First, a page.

A look back to 2020 reveals that workers’ compensation claims and premiums were down. AM Best reported recently that premiums decreased by 13 percent over the first three quarters of the year, likely due to a favorable loss frequency precipitated by remote work situations and layoffs in more hazardous industries.

Those statistics made workers’ compensation a harder hit segment of the property and casualty sector. Still, rebuttable presumption laws in states like California making it easier for workers to obtain workers’ compensation compensability remain an emerging risk for the industry. Another emergent risk comes in the vaccination rollout, which could create additional compensation claims for employers.

Should an employee develop an allergic reaction to a coronavirus vaccine, particularly if that vaccine is mandated by the employer, it could constitute an injury arising out of employment. Additionally, if the vaccine was given during employment, that could satisfy the “in the course of employment” requirement for compensability. In states with presumptive compensability legislation in place, the possibility of an adverse reaction to the vaccine creating a compensable event could be even greater.

Questions about whether or not coronavirus infections are covered by workers’ compensation have existed since the pandemic hit. The ability for the virus to be transmitted asymptomatically has proved a challenge from the outset.

Beyond the direct physical effects of the virus, employees’ mental health was negatively impacted by the pandemic, creating additional workers’ compensation realities for employers. A survey in the spring found 25 percent of workers reported experiencing burnout because of the pandemic.

An additional potential concern for rising workers’ compensation claims comes in a sudden return to the pre-pandemic work environment. Wary of losing their jobs, workers may rush back to the workplace without being fully prepared for the environment and risk injury or re-injury. Workers who remain at home could suffer from injuries like tech-neck and carpal tunnel arising from continued work at non-ergonomic home workstations.

Employees fortunate enough to be able to continue working onsite could face potential workers’ compensation claims from mask requirements resulting in troubled breathing. Such a situation could apply even to workers without breathing impediments or conditions like asthma.

The variety of scenarios that could lead to an increase in workers’ compensation claims is abundant and warrants continued attention by insurance, human resources and safety departments. For more information, contact an EPIC broker.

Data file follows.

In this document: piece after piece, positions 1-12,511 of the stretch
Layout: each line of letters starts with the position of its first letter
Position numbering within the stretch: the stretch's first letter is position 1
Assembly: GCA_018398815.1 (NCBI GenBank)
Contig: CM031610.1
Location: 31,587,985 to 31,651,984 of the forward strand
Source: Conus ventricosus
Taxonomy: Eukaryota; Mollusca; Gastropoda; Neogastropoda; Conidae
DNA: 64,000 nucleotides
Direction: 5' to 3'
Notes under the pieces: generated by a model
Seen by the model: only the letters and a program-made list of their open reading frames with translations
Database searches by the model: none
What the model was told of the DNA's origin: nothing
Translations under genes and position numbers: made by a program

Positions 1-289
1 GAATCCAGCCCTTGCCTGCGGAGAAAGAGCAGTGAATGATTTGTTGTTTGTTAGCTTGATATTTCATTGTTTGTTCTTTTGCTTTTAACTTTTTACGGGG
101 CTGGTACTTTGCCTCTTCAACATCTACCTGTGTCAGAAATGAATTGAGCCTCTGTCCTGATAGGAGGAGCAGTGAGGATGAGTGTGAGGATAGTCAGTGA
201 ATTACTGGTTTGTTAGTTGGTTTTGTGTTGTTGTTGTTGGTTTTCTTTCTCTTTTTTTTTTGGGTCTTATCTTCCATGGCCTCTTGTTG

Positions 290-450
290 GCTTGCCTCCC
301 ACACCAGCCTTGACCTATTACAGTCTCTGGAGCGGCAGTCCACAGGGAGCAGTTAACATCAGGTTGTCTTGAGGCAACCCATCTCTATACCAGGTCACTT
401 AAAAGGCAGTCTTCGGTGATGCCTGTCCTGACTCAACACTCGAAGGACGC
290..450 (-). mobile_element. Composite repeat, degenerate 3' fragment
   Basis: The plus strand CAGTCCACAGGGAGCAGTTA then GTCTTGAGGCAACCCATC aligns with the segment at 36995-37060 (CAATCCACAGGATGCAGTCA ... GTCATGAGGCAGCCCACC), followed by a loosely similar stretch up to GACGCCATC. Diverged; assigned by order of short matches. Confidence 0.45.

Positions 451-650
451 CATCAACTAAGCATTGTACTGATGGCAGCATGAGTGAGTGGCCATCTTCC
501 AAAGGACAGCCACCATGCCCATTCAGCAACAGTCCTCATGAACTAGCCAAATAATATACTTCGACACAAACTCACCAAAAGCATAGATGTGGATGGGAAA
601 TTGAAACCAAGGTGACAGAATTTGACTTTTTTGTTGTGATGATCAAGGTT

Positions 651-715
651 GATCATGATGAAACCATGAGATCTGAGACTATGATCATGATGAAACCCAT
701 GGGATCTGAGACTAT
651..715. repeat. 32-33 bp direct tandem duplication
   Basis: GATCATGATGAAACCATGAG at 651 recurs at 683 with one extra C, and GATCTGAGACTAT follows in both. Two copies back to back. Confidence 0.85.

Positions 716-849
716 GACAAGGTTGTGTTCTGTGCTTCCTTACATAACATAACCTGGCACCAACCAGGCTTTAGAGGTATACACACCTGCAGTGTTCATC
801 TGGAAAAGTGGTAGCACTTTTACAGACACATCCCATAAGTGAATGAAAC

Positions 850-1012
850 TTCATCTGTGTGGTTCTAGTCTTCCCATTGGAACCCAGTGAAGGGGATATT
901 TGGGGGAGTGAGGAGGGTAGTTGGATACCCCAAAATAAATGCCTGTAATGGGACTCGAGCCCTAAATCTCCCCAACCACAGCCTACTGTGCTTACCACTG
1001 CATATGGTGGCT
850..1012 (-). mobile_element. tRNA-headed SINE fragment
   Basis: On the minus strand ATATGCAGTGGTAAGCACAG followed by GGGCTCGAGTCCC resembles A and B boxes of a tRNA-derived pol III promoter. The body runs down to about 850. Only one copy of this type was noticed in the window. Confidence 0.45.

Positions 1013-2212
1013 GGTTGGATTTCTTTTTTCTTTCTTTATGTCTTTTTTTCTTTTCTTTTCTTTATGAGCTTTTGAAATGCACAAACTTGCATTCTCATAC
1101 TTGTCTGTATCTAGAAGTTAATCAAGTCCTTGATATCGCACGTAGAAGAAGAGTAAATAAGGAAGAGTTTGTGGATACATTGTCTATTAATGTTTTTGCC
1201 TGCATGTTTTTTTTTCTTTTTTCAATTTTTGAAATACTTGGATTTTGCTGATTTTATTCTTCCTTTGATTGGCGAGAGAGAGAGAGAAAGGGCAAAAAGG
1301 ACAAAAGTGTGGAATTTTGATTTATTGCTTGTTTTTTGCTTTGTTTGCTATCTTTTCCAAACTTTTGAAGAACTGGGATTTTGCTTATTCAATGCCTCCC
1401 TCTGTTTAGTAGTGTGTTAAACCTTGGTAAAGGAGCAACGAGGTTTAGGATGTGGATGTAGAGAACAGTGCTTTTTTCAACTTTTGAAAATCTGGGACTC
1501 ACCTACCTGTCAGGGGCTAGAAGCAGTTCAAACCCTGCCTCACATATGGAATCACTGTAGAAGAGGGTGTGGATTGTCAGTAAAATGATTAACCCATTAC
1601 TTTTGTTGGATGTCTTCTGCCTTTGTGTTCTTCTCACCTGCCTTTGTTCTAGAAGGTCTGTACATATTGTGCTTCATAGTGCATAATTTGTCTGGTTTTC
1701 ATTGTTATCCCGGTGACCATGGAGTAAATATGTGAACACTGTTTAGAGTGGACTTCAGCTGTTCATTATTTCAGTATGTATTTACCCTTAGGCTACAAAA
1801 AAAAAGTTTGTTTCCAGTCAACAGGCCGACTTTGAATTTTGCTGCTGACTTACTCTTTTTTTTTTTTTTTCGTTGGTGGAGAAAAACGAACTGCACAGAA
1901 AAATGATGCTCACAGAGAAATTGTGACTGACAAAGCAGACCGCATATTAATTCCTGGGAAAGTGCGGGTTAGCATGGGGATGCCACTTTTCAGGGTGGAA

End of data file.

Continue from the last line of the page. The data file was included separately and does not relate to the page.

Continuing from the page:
News of Note

The passage of another two weeks has brought forth more developments across the insurance world. Here is a rundown of recent news stories of interest.


HR & Employee Benefits Insights

Webinar: Cal/OSHA Coronavirus Preparation Program

On November 30, 2020, Cal-OSHA passed an emergency coronavirus regulation that requires employers throughout the state to implement a written Coronavirus Prevention Program (CPP). In an upcoming webinar, speakers will discuss how to prepare the required Program, including:

  • Coronavirus Prevention Program Elements
  • Program Implementation
  • Testing and Tracing
  • Notice Scenarios
  • Compliance

Participants can learn about necessary details of the CPP, including employer duties and responsibilities, outbreaks, and important recordkeeping and reporting requirements in this free webinar, “Cal/OSHA’s New COVID-19 Safety Regulations,” from EPIC and Ogletree Deakins.

January 12, 2021 | 9:30 AM Pacific Time

Register Here

What Will Work Look Like in 2021?

Some of America’s biggest brands are expanding factories and upgrading production lines on a wager that workforces will remain largely remote well into 2021. New work-from-home habits like quick lunches and beards are giving consumer companies a reason to invent new products designed for now remote workers. Those pivots follow an unprecedented period of growth for American grocers, whose sales have skyrocketed since the onset of the pandemic.

While many workers will continue to work remotely, others will return to physically distanced production facilities, revamped and retooled in light of lessons learned during the early months of the pandemic. In professional office settings, while work environments remain unchanged, benefits are in flux. Many employers are now making changes to vacation policies in light of workers’ inability to use them during the pandemic.

In the nation’s most populous state, work could look very different into 2021. Many California workers scraping to survive as delivery app drivers, for example, will continue to work longer hours without increased pay while enduring increased health risk. At the same time, some California companies are moving operations to lower cost states. In December, Oracle and HP, as well as Tesla, announced that they were moving their headquarters to Texas while maintaining a presence in California.